The low-yield environment manufactured by central banks has encouraged and precipitated yield-seeking speculation. Investors and speculators alike have taken up a near-religious conviction in the demi-god status of central bankers. Will these central bankers continue to enjoy their god like status indefinitely or will they disappoint their followers?
In one of our earlier articles, US Equities: Overvalued or Undervalued, we surveyed the historical experience of valuation tools. In that article, we observed that the U.S. equity markets are priced for very low subsequent investment returns. This article adds to the historical experience by providing an overview of the potential risk that investors face, should we enter a bear market.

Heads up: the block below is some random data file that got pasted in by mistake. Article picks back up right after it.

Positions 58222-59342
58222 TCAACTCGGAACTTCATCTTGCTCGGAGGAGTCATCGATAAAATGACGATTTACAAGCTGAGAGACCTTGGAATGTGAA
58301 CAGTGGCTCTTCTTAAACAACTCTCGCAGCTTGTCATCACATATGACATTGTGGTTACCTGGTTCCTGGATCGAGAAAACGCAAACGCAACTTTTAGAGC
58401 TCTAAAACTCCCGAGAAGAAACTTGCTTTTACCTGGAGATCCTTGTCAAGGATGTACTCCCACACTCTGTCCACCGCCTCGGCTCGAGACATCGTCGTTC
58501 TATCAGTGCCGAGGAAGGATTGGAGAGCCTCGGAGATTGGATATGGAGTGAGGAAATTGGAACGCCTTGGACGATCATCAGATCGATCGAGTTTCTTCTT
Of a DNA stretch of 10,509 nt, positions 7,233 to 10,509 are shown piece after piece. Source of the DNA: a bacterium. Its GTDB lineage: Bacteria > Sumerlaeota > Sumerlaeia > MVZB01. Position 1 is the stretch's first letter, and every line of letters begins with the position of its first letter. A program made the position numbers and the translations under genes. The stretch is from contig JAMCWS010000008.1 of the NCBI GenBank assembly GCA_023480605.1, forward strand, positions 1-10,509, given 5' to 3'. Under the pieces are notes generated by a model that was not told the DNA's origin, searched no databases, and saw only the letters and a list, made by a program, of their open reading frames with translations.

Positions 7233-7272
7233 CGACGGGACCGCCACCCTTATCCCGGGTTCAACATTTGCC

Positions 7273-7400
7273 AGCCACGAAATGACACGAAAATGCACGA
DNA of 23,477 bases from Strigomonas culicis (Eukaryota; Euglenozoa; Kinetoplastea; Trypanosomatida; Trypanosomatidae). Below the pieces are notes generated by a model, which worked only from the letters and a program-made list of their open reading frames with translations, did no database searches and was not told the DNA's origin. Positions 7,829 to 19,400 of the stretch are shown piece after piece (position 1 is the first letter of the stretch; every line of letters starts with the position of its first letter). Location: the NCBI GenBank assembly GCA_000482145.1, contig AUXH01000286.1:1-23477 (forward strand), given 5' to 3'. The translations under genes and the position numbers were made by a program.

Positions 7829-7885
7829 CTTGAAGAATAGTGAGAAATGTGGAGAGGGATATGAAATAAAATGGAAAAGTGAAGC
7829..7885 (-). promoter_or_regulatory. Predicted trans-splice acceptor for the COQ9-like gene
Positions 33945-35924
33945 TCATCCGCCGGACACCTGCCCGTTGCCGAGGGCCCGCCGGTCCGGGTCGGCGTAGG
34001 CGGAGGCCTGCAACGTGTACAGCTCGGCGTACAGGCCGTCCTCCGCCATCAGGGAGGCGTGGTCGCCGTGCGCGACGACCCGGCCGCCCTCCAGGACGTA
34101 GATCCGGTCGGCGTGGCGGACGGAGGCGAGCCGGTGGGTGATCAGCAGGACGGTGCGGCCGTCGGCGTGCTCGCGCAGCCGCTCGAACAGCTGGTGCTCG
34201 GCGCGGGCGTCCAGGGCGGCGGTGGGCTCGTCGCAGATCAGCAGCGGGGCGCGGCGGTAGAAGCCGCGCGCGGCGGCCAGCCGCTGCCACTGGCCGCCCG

A market on steroids
Since the depth of the March 2009 bottom, the U.S. stock markets have more than trebled, having risen by about 215% over a period of 75 months. Figure 1 shows the 75-month rate of change for the S&P500 Index for the last 140 years. The reason for using a 75-month rate of change is that the length of market’s current move from its trough is 75 months. Clearly, the current rate of change is in extreme territory and is exceeded only by three other market up-moves: the roaring bull market of twenties leading into the Great Depression, the bull market of the fifties and the technology boom. Further, the trajectory of the up-move is similar to that of the market leading into the highs of 1929 and the highs in 1938.
We have had a market on potent steroids.
Sub-par economic growth